During DPAC’s recent week of action we were supported by Ontario Coalition Against Poverty (OCAP) who held a solidarity protest outside the British Consulate in Toronto.
We’ve now been approached for help and messages of support for their week of action staring October 14th as the Ontario government is planning to impose cuts to disability benefits similar to the attacks disabled people are facing in the UK.
John from OCAP says “Unlike the UK, where the Liberal Party lost it place in the front ranks sometime after Lloyd George went to his reward, the Liberals in Canada have remained a dominant party all along. They are hanging on in Ontario as a minority government and would like to be middle of the road but the austerity agenda won’t let them. They are preparing at attack on disability benefits but are frantic to make it look kinder and gentler. That’s why comparing them to Cameron’s regime is so important and quite valid. That’s why support statements from the UK and people fighting back there are so incredibly helpful to us.”
Please take a few minutes from what I know are busy days for all of you to send a message of support for their fight back to firstname.lastname@example.org
Linda and DPAC team
THREAT TO DISABILITY BENEFITS IN ONTARIO POSED BY MERGER OR OW AND ODSP
Many people living on the Ontario Disability Support Program (ODSP) have strong and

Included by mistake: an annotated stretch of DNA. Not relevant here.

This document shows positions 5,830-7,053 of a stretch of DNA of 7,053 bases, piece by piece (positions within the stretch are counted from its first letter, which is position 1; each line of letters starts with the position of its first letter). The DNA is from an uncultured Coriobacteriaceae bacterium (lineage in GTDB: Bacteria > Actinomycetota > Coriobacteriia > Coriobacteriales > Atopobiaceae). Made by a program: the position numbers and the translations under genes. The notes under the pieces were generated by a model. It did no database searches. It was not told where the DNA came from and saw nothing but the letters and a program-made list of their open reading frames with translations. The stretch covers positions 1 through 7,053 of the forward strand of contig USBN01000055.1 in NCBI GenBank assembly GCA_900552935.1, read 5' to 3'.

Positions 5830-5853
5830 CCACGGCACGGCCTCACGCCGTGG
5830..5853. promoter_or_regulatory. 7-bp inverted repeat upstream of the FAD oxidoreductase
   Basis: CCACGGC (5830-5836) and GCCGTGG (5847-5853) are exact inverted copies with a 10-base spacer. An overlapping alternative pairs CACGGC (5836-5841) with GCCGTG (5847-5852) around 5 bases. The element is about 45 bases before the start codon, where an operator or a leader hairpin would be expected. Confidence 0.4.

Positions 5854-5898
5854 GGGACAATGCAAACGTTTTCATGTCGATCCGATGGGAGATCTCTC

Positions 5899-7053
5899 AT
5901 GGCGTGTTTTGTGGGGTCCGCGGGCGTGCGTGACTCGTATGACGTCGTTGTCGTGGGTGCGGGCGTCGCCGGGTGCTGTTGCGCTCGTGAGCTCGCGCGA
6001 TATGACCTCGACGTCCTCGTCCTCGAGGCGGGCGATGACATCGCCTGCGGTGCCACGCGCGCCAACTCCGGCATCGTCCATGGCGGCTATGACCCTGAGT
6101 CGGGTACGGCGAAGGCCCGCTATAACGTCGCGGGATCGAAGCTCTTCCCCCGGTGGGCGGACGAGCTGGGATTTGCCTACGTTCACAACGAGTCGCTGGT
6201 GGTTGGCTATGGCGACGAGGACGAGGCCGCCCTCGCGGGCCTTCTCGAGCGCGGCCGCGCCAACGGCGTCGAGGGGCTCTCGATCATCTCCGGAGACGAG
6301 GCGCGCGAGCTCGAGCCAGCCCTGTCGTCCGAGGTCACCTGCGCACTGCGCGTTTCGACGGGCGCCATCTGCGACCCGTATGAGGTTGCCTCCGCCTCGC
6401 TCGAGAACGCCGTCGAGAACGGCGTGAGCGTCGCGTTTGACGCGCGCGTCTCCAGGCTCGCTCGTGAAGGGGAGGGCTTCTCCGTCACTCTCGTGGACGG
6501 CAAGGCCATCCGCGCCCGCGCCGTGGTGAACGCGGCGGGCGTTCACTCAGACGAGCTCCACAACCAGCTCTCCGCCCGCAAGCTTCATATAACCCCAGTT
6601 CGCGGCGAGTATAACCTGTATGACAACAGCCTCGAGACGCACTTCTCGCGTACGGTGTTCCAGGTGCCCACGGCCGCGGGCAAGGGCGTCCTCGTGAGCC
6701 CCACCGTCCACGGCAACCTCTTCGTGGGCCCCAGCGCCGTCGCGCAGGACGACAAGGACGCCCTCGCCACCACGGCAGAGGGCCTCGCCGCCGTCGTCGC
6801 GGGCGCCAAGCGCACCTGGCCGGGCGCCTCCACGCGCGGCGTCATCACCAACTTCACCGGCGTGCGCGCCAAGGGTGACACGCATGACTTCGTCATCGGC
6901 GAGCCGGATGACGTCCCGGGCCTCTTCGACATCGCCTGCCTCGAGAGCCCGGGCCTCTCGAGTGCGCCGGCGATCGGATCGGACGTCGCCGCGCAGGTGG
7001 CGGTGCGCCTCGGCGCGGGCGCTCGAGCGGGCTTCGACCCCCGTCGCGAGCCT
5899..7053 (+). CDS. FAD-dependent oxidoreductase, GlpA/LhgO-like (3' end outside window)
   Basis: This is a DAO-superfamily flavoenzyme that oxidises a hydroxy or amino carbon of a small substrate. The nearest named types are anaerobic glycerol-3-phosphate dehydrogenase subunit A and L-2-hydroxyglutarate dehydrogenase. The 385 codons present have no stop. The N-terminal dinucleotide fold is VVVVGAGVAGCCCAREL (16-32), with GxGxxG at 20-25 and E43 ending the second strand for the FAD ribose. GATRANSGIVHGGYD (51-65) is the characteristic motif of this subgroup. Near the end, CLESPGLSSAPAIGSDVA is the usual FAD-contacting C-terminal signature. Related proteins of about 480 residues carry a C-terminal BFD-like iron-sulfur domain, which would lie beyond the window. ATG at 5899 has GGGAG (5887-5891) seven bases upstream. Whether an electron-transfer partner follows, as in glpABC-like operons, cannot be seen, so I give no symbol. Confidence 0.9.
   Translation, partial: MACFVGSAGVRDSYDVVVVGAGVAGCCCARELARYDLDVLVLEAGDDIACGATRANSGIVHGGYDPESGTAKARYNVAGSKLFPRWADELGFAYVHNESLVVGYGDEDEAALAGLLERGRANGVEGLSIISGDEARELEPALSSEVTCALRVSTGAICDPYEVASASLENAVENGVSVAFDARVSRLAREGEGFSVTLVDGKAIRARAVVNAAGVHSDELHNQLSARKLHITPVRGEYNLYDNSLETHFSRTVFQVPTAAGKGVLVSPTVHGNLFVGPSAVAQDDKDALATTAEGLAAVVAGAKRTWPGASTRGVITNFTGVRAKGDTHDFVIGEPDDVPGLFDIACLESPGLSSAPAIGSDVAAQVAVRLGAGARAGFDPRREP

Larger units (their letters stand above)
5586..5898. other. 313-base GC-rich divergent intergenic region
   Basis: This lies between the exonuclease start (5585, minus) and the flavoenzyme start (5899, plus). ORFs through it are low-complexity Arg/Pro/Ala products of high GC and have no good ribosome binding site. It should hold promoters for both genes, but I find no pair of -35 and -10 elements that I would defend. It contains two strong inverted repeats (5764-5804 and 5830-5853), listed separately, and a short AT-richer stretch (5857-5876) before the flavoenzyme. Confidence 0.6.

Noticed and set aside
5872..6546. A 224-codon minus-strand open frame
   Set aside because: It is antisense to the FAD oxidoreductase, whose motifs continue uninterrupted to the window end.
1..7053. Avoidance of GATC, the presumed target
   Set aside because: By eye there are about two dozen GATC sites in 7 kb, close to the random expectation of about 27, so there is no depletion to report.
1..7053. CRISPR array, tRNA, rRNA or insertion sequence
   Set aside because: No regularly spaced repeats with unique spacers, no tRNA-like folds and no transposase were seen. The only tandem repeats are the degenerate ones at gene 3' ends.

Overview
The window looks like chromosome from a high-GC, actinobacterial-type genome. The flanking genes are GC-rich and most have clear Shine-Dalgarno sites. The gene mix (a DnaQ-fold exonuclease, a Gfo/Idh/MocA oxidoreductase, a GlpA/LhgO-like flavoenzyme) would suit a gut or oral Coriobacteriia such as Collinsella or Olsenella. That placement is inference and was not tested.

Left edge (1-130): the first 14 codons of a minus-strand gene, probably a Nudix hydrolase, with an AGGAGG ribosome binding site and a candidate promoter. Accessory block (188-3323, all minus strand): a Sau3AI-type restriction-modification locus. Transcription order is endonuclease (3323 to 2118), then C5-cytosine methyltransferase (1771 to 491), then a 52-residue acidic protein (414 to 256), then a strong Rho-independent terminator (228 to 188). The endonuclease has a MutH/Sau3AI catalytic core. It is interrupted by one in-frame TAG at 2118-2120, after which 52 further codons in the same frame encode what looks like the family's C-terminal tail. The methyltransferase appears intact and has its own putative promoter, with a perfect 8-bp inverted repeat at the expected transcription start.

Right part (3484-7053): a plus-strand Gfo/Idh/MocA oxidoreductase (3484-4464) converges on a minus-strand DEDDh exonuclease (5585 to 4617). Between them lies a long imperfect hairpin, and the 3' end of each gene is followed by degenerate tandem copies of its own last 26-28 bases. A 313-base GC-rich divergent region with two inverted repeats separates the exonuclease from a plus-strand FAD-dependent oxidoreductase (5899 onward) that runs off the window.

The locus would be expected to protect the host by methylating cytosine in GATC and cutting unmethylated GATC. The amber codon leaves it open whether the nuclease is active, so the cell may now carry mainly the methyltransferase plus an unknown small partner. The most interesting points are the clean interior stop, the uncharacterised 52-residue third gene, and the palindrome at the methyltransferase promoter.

well founded concerns about the possibility of regressive ‘reforms’ to that system. While the Wynne Government has made no official announcements as yet, the warning signs are very clear that disabled people on social assistance are going to be facing an austerity driven challenge to their rights and incomes.
The first thing to note is that an attack on social benefits for disabled people seems to be a strategic priority for the architects of austerity at the present time. In the US, media and politicians are claiming that federal disability benefit applications are rising due to unemployed people making bogus claims so as to enjoy higher incomes than could be obtained through jobless benefits. The newly elected right wing Abbott Government in Australia can also be expected to make an attack on disability benefits a major part of its program.
However, at the present time, it is the Cameron Government in the UK that can perhaps be seen as the cutting edge of a socially regressive drive to attack disabled people and their right of access to social benefit systems. Cameron, through his Department for Work and Pensions (DWP), has intensified a previously existing Work Capability Assessment under which people who are sick or disabled are interviewed and graded as to their ‘fitness to work’. The system has been modified so that private companies handle the actual assessment process. Most notorious of these is the French company, Atos Healthcare. The nature of this privatised assessment process is quite appalling. People with terminal illnesses, serious impairments and progressive conditions have been deemed ‘fit to work’ regardless of medical evidence and common decency. A hidden camera, taken into an Atos training session, shows a supervisor indicating that the standards for ‘manual dexterity’ will be met if someone can use a computer keyboard with one finger. So extreme and reckless has this whole process been that a staggering 10,000 a year are dying within six weeks of being declared ‘fit to work’.